The Detroit Lions failed to convert two key short-yardage situations in the red zone during Sunday’s 24-14 loss to the Chicago Bears. Jared Goff lost a fumble on one play, and Goff threw incomplete wide of Amon-Ra St. Brown on the other.
On Monday, Lions coach Dan Campbell said he was going to “re-evaluate all of our third-and-short-type situations and figure out exactly what we need to do, what’s going to be best for us moving forward.”
Campbell did not offer any specific fixes, but he said short-yardage play would be a heavy focus of practice this week.
For this week’s film review, I put the Lions’ short-yardage offense under a microscope and looked back at all 26 plays on third- or fourth-and-3 or less and tried to identify both problems and potential solutions.
The Lions are tied for 27th in the league in third-down conversion percentage this season and rank 25th on fourth downs. Including penalties, they have converted 46.2% of third- and fourth-and-shorts.
Some of their problems will take an offseason to fix, like adding more playmakers who can defeat one-on-one coverage. But the Lions had better-than-expected balance in short-yardage situations (when adjusted for game script) and many of their mistakes seemed to be of their own doing.
Here’s what I saw:
Much of the Lions success is built around T.J. Hockenson, which comes as no surprise considering the third-year tight end is their best offensive skill player.
Hockenson caught 16 passes the first two weeks, including two short-yardage conversions, and would have had at least one more if not for a misplaced pass by Goff. In the past two weeks, Hockenson has six total catches and one pseudo short-yardage conversion. The Lions converted a third-and-2 against the Bears last week when Hockenson drew a pass interference penalty on linebacker Roquan Smith. He was targeted on one additional third-and-2 play, but did not win his route at the line of scrimmage.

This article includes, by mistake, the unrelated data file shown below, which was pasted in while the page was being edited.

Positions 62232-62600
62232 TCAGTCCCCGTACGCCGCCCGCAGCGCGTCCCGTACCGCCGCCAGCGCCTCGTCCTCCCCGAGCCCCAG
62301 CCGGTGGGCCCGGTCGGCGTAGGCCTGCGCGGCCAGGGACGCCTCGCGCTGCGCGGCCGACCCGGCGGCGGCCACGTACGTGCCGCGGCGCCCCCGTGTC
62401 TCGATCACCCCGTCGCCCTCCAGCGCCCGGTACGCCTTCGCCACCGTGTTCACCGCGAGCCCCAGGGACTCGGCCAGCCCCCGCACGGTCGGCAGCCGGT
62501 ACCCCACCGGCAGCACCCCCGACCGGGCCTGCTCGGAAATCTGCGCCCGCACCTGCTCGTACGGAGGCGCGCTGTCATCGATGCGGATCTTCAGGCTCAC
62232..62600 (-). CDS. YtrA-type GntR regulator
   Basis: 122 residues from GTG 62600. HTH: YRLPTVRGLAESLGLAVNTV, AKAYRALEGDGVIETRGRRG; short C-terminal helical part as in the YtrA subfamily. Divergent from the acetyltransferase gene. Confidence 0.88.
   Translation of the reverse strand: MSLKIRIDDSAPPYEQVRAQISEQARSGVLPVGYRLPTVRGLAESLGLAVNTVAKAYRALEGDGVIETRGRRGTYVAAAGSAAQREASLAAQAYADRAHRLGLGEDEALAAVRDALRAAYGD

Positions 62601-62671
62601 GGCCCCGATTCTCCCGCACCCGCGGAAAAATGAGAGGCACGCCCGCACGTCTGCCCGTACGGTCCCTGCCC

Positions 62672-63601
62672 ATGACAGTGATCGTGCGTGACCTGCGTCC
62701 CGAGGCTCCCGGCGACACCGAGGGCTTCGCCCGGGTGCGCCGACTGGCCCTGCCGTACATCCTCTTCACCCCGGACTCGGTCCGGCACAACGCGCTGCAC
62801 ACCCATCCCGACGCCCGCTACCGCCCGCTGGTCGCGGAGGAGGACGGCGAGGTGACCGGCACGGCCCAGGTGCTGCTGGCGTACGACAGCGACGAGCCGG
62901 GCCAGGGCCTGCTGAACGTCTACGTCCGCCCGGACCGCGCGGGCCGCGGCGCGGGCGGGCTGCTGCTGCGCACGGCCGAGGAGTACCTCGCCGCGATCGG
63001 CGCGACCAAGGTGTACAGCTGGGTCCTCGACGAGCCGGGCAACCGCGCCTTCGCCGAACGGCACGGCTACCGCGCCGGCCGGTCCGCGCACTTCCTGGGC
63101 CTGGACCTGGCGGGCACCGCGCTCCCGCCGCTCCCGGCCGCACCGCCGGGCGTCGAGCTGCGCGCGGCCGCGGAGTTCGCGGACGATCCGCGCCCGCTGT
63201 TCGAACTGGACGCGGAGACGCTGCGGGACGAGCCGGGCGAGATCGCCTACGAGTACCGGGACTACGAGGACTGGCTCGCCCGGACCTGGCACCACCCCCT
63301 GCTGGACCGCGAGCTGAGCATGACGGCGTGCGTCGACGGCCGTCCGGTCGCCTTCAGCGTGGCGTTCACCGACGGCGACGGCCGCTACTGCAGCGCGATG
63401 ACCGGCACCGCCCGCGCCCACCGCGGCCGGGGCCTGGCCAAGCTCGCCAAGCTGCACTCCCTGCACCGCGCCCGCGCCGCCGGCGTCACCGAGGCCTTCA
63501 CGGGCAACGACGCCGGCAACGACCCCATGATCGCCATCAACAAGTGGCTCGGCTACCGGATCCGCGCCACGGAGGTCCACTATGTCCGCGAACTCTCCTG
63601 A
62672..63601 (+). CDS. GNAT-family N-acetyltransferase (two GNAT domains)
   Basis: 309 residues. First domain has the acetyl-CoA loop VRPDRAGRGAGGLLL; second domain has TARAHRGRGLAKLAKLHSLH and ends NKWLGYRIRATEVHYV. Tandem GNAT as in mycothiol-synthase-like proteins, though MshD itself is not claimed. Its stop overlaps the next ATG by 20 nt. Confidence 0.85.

Even when he was not catching balls the first four weeks, Hockenson was an important part of the Lions’ short-yardage plan.
Campbell said the Lions’ failed fourth-and-1 in the third quarter of their Week 2 loss to the Green Bay Packers was designed for Hockenson. Goff looked off Hockenson at the line of scrimmage, however, due to coverage, and threw incomplete to Quintez Cephus on the other side of the field.
“We were hoping we were going to be able to get a single with T.J. And if not, it’s really Q’s got to win or T.J., and you’re hoping it’s T.J.,” Campbell said. “Well, it didn’t and you’re going out to your X and it didn’t work.”
The Lions used Hockenson as a decoy on a key third-and-goal play last week — a play that worked only to be blown up by poor blocking up front. Hockenson ran a short curl in the middle of the field, and when a Bears safety sat on his route in double coverage, it left Cephus open on a crossing route in the back of the end zone. Goff never had time to get Cephus the ball, though, as Robert Quinn beat Penei Sewell for a sack-fumble.
Certainly, the Lions need to find reliable short-yardage weapons other than Hockenson, but for now he is their best ticket to success on got-to-have-it plays. Defenses have paid him more attention of late, and it’s incumbent upon both Hockenson to find ways to beat double coverage and Lions offensive coordinator Anthony Lynn to do a better job of scheming him open.
Campbell hinted that Jamaal Williams could play a bigger role in short-yardage situations, but I think the Lions have done a good job mixing run and pass — and doing so out of similar formations.
First, it’s important to note the NFL has trended more towards passing on short-yardage plays in recent years, and specifically on plays of longer than 1 yard to go. The Lions are 4-for-4 converting third- or fourth-and-1 rushing attempts this season, and 4-for-8 on passes. They appeared set to attempt a fifth short-yardage run on a fourth-and-1 play against the Baltimore Ravens, but Sewell was flagged for a false start before the snap.
Williams’ lone short-yardage fail this season came in Week 1 against the 49ers. He stumbled taking a handoff from Goff, and two 49ers defenders — Nick Bosa and Jaquiski Tartt — blew through the line of scrimmage for an easy stop.